CLASSA gains booth outside USU

Collegian file photo

Among all the club and organization booths outside of the University Student Union is the very first Chicano and Latin American Studies Student Association (CLASSA) booth.

“I’m super proud of it, and the rest of the club members love it, which makes it that much more rewarding,” said Raymond Rey, vice president of the club.

The club, which was founded in the spring of 2015, serves as an involvement opportunity for students who are interested in being a part of the Chicano and Latino community on campus, contribute to the community and to represent the Chicano and Latino studies department.

“One of my big goals is to help the department grow, and I think by having the booth it will help expose more students to the organization,” Rey said.

The idea to build the booth began last semester when Rey and Zacarías González, club recruitment chair, were walking by the University Student Union and thought having a booth would help bring more people to the club.

There is a lottery in which clubs and organizations enter for a booth spot. Rey and González decided to take a chance and enter the drawing. Rey attended the lottery to represent the club and said he was surprised when its name was called.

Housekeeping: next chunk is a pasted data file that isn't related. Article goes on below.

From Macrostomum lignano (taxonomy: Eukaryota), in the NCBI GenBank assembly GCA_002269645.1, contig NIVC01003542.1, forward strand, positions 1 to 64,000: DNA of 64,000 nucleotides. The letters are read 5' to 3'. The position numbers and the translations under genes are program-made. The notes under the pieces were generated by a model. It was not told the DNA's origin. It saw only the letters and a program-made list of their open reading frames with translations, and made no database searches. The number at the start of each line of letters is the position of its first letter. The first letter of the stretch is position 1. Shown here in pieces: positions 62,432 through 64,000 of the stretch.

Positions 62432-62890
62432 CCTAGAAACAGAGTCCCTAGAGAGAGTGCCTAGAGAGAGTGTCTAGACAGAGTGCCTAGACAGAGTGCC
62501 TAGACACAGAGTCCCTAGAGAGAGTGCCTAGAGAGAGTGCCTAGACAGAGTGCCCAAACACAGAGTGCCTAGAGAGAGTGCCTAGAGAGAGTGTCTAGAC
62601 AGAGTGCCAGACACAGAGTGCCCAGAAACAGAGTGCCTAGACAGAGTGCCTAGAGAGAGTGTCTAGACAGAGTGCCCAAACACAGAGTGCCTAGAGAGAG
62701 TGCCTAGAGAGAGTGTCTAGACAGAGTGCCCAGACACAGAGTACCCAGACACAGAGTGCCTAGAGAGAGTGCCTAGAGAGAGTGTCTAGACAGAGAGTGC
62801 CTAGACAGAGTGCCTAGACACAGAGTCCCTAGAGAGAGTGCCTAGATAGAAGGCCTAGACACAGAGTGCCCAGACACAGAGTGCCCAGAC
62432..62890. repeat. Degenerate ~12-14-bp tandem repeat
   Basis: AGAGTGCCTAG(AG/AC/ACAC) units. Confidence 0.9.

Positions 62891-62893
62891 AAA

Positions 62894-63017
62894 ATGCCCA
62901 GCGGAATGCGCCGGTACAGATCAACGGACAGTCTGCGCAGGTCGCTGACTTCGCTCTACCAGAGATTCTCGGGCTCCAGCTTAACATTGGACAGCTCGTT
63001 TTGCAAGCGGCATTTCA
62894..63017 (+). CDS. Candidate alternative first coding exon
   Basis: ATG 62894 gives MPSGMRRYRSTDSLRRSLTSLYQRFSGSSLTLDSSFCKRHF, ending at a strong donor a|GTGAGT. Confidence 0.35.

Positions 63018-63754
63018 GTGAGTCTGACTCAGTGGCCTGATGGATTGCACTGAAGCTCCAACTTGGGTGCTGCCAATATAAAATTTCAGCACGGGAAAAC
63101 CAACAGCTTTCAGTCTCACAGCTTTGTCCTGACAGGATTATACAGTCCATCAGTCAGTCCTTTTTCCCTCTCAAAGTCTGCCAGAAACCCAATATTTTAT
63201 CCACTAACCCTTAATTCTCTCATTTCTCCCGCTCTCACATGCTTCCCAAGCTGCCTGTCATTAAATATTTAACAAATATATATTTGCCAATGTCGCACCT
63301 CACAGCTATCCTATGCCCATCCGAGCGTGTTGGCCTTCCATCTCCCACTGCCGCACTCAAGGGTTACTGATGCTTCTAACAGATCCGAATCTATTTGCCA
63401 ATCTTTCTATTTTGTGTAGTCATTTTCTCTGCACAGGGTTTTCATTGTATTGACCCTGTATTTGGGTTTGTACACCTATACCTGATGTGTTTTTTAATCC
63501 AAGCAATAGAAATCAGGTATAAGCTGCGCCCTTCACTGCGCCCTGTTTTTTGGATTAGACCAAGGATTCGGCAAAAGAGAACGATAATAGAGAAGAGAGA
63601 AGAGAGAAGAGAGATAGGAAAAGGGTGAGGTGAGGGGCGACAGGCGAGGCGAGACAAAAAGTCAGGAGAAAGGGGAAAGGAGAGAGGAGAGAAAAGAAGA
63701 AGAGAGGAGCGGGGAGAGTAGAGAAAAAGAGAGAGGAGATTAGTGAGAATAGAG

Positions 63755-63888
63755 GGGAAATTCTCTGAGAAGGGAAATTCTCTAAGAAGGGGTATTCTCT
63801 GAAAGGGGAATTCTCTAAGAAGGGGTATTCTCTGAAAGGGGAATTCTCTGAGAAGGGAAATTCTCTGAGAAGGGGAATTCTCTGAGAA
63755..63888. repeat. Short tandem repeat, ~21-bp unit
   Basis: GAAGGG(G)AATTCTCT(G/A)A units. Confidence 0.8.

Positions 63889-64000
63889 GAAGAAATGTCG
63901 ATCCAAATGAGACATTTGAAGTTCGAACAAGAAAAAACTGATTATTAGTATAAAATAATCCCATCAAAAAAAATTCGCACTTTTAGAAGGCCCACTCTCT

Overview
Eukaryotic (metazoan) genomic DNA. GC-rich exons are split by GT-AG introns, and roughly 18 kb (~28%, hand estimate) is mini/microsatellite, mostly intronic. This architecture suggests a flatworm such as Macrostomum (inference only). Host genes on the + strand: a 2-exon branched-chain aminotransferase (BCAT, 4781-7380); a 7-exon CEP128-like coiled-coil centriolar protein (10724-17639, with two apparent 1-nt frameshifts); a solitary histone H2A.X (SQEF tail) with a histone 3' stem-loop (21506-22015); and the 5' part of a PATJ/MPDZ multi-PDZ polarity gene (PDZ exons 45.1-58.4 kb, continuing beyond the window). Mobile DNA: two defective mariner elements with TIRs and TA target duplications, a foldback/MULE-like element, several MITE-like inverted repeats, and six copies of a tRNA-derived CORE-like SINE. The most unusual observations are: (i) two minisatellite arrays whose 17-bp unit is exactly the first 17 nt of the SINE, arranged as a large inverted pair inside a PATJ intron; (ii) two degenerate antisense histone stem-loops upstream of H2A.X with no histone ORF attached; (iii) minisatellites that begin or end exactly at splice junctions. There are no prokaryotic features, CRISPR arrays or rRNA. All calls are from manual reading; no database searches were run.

“It came as surprise since there was a handful of other clubs that wanted a spot, but it was an exciting moment,” Rey said.

The next step was to meet with the club and begin picking colors and a logo. González said the club chose red to make the booth stand out and the front logo of three women wearing bandanas to represent current indigenous struggles and resistance.

“It can either be interpreted as three Zapatista women which is a modern indigenous struggle going on in Chiapas, Mexico, or it can be seen as three farmworkers,” González said.

He said the farmworkers movement is very important to the club because it is a part of the Chicano movement as well as the foundation of Chicano studies. He hopes, he said, the logo will spark interest and draw in students to ask questions and become educated about it.

Along with recruiting, the club is also using the booth to promote other Chicano/Latino student organizations such as Movimiento Estudiantil Chicano Estudiantil (MECHA) and Los Danzantes De Aztlan.

Club president Mayra Cano said she will be spending two hours a week in the booth this semester and hopes for the continued growth and expansion of the club.

“I am excited to see what new prospects and opportunities this booth will bring CLASSA as well as the visual exposure it provides for its department and its students,” Cano said.

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